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Union membership in Australia

Union membership in Australia has been falling steadily over the past four decades. There were just over 1.5 million union members in 2016, compared with just over 2.5 million in 1976. This represents a decline of around 1 million union members, or 38 per cent.

During the same period, union density (the union member share of total employment) has fallen from 51 per cent to 14 per cent.

Union membership has been declining in Australia for a number of reasons, including:

  • steady decline in employment in industries that traditionally had high concentrations of union membership – such as large scale car manufacturing, printing and textile, clothing and footwear
  • the collapse of compulsory unionism in Australia during the 1980s and 1990s. Under the federal Workplace Relations Act 1996, union preference and compulsory unionism was made illegal both for employees covered by the federal system and for those outside but within reach of other Commonwealth powers
  • decreasing prevalence of union members in industries that previously had a much stronger union member presence (including in manufacturing and transport, postal and warehousing)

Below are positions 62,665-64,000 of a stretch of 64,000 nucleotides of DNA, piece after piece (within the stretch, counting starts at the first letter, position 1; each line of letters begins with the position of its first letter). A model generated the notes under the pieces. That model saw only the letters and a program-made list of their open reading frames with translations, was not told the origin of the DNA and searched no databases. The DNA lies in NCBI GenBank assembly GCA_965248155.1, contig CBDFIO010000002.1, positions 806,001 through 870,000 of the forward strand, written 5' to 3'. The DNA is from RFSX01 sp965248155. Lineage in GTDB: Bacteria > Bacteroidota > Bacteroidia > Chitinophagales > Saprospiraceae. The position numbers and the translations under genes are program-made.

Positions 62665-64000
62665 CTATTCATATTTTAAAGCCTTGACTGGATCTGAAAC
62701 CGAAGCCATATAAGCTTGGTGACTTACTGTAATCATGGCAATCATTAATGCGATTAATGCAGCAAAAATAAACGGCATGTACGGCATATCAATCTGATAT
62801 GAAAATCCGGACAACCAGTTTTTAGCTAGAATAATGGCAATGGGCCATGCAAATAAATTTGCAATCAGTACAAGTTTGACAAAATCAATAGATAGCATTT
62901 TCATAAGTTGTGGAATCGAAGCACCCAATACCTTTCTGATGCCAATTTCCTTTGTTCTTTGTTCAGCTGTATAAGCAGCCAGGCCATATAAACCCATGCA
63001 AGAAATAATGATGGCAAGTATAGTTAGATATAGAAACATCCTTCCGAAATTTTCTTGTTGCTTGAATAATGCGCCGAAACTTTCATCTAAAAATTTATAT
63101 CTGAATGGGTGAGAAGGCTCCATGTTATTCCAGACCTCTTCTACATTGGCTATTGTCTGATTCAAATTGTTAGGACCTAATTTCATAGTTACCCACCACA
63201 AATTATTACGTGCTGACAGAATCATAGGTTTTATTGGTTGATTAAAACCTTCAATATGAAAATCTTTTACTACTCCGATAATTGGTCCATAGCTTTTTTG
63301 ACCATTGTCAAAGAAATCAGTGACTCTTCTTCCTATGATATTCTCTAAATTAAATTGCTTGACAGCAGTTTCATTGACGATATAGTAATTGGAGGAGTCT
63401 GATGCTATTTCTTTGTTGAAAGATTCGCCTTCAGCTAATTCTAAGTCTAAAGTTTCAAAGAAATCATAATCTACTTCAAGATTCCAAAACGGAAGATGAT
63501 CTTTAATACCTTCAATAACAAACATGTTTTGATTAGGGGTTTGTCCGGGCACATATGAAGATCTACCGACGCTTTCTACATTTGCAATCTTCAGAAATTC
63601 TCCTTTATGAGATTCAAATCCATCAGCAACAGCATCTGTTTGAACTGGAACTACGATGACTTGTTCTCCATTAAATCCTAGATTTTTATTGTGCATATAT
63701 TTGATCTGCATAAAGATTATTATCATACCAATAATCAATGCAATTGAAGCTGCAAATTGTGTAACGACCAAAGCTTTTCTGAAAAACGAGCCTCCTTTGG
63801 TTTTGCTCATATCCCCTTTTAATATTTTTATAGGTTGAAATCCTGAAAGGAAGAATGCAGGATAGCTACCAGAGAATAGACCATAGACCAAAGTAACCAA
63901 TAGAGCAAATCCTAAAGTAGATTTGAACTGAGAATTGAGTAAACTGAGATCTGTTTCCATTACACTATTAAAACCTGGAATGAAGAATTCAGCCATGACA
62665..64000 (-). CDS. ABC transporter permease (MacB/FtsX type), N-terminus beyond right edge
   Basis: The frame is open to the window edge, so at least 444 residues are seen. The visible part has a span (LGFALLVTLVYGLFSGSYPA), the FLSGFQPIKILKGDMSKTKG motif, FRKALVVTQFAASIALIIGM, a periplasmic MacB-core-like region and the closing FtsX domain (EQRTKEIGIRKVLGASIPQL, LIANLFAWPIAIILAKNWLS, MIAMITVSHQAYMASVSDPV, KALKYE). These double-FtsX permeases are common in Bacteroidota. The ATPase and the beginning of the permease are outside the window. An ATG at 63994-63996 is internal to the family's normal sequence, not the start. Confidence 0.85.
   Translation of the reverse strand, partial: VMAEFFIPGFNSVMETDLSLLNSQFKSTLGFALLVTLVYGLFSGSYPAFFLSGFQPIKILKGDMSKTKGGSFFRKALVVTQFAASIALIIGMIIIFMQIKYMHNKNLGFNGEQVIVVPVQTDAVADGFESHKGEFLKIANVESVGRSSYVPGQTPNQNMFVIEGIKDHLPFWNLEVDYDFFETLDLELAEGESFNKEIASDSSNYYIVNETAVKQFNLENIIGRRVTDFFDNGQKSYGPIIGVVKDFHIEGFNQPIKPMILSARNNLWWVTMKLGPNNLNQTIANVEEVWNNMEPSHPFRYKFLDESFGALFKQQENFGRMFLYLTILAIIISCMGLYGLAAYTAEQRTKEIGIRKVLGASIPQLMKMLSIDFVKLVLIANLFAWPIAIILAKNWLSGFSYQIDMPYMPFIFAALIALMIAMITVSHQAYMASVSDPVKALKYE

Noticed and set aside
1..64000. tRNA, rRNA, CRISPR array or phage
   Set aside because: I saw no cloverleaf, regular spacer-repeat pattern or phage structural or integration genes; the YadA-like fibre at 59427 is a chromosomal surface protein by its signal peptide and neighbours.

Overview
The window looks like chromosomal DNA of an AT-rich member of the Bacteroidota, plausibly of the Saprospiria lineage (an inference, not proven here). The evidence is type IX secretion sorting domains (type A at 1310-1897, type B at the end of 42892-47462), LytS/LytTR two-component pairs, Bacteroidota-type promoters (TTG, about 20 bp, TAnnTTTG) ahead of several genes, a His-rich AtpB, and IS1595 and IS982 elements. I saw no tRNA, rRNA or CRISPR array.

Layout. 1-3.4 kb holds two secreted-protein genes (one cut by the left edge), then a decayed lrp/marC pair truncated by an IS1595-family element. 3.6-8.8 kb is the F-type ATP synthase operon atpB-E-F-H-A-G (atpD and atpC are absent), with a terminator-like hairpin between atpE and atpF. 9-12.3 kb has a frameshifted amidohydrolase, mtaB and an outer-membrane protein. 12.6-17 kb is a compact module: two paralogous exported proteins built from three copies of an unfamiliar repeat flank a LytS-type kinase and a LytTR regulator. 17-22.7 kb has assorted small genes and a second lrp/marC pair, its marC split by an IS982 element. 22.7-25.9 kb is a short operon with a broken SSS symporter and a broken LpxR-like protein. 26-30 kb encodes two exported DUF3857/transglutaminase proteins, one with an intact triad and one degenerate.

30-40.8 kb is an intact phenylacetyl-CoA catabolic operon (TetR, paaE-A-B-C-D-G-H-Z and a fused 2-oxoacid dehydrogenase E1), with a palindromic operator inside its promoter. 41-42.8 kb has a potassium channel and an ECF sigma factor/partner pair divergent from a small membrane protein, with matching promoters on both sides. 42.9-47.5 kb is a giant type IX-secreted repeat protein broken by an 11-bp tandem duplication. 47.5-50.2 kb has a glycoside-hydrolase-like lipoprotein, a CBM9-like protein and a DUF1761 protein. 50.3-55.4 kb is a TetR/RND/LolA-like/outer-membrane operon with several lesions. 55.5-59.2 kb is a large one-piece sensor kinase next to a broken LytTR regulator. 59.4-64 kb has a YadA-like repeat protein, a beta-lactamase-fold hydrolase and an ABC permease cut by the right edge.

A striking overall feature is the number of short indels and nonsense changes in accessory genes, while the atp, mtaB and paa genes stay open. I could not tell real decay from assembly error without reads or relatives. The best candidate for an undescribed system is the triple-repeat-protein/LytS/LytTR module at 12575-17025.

• strong growth in employment in service industries that have traditionally had relatively low union presence, such as retail trade and accommodation and food services
  • growth in part-time and/or casual employment across most industries and occupations and relative decline in the permanent and full-time employment share of total employment.

Australian Bureau of Statistics (ABS) data shows union density among employed males has fallen from 43 per cent in 1992 to 13 per cent in 2016 while union density for employed women has fallen from 35 per cent to 16 per cent.

“Employees who are members of a trade union are more likely to be over 40, female, and working full-time.” said Bruce Hockman, Chief Economist at the ABS.

The slightly higher proportion of female union members than men is due partly to their concentration in industries and occupations that are more likely to be unionised, such as nursing and teaching.

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